But we’re not just collecting individual words. The only way that words have meaning is within a context, and so entire chunks of the language as it’s used end up in our database. Each bit of language is called a citation, and most dictionary companies have millions of them. We are the hungry, hungry hippos of print media, indiscriminately gobbling up whatever we can. 

When it’s time to write or revise a dictionary, those chunks of language in the wild become the raw material from which a dictionary entry is crafted. In the dead-tree days, we would get a page with one dictionary column printed on it, triple-spaced, and all the collected citations for the words on that page (“lawgiver” to “lay up,” let’s say). Your job is to read each citation and see if the contextual meaning of the word is already entered into the dictionary. 

It sounds simple, but it’s not. The mental gymnastics performed day in and day out trying to nail English to the wall can be trying. You need all that open silence just to hear yourself think. What’s the difference between “teensy” and “measly”? They both mean “small,” but they each describe a different quality of smallness, one that needs to be finely delineated lest someone talk about someone’s “measly bikini.” What exactly does “but” mean in the phrase “Mine not to reason why, mine but to do and die,” and how do you concisely express that meaning without the verbal equivalent of flopping around? Is the “general” in “a general dislike” the same as “a general opinion,” and is that the same as “the general populace”?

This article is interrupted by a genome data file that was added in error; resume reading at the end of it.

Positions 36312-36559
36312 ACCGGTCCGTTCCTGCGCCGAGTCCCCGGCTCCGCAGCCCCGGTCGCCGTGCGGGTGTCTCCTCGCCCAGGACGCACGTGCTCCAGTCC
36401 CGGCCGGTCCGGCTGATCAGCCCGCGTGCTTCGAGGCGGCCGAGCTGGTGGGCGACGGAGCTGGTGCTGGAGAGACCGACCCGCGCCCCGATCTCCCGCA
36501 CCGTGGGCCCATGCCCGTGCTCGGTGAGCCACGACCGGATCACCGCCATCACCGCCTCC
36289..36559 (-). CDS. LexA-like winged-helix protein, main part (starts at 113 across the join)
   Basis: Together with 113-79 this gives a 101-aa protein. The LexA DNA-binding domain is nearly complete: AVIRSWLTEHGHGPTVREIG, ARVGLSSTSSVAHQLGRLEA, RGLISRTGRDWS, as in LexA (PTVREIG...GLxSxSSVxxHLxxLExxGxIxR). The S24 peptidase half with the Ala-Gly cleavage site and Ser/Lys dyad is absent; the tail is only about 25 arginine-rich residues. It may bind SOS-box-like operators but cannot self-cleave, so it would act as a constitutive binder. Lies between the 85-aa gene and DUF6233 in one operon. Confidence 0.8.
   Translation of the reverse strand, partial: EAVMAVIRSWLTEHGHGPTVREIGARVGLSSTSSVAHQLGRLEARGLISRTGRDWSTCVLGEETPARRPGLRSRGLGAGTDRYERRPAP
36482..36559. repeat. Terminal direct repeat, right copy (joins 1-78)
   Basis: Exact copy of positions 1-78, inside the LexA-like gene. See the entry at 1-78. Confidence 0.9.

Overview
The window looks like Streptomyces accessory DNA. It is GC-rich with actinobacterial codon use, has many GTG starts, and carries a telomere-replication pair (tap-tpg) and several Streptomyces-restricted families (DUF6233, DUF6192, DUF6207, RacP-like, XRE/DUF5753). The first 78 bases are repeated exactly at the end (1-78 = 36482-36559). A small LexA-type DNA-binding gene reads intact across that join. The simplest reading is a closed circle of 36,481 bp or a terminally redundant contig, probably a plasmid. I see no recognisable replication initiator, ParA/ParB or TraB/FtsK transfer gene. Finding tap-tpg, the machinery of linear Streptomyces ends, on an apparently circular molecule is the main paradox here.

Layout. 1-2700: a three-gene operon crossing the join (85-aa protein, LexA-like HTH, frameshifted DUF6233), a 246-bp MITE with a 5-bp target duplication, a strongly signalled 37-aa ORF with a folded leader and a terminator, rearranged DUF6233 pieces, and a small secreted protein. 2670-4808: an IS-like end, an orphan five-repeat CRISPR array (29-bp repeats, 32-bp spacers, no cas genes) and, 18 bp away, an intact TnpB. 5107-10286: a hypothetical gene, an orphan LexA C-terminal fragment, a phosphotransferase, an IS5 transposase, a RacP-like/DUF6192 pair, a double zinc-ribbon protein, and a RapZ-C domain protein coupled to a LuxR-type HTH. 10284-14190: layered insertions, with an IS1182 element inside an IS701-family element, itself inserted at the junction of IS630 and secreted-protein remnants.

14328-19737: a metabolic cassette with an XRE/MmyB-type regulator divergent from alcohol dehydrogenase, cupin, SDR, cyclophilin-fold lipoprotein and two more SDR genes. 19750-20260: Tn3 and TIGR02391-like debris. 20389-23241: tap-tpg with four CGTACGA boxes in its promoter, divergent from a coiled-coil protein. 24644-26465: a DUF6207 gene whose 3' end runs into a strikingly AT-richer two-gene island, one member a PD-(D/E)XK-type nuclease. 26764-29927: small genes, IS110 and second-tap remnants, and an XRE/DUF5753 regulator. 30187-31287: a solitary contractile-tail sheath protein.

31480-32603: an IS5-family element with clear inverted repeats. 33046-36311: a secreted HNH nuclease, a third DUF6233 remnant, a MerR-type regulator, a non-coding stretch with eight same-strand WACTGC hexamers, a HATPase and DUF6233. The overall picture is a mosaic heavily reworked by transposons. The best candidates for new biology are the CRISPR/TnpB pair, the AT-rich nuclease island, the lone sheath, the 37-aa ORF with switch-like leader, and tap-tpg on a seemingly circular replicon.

There’s another reality, deeper and more unsettling, that you have to contend with every day. The more you work on dictionaries, the more you realize that the very process actually upends everything you thought you knew about dictionaries. The criteria for a word’s entry are just its 

usage in print or online. Not that the word gets some stamp of approval from a governing body; not that it fills a gap in our established vocabulary; not that it is aesthetically pleasing. If enough people use any word in writing long enough, then it will likely be entered into a dictionary. The modern dictionary is a record of the language as it is used, not as we wish it were used. 

This puts the budding lexicographer in a sticky spot. Most of us fall into this job because we love the English language, and this love usually manifests as a mastery of the rules of English usage. “Decimate” should only be used to refer to a small loss, not to utter destruction; “invite” is a verb, and to make it a noun is the height of laziness; “ain’t” ain’t a word ’cuz it ain’t in the dictionary. We have been taught that to love a language is to take care of it, to prune back the dead wood so that it may bloom more beautifully in the future.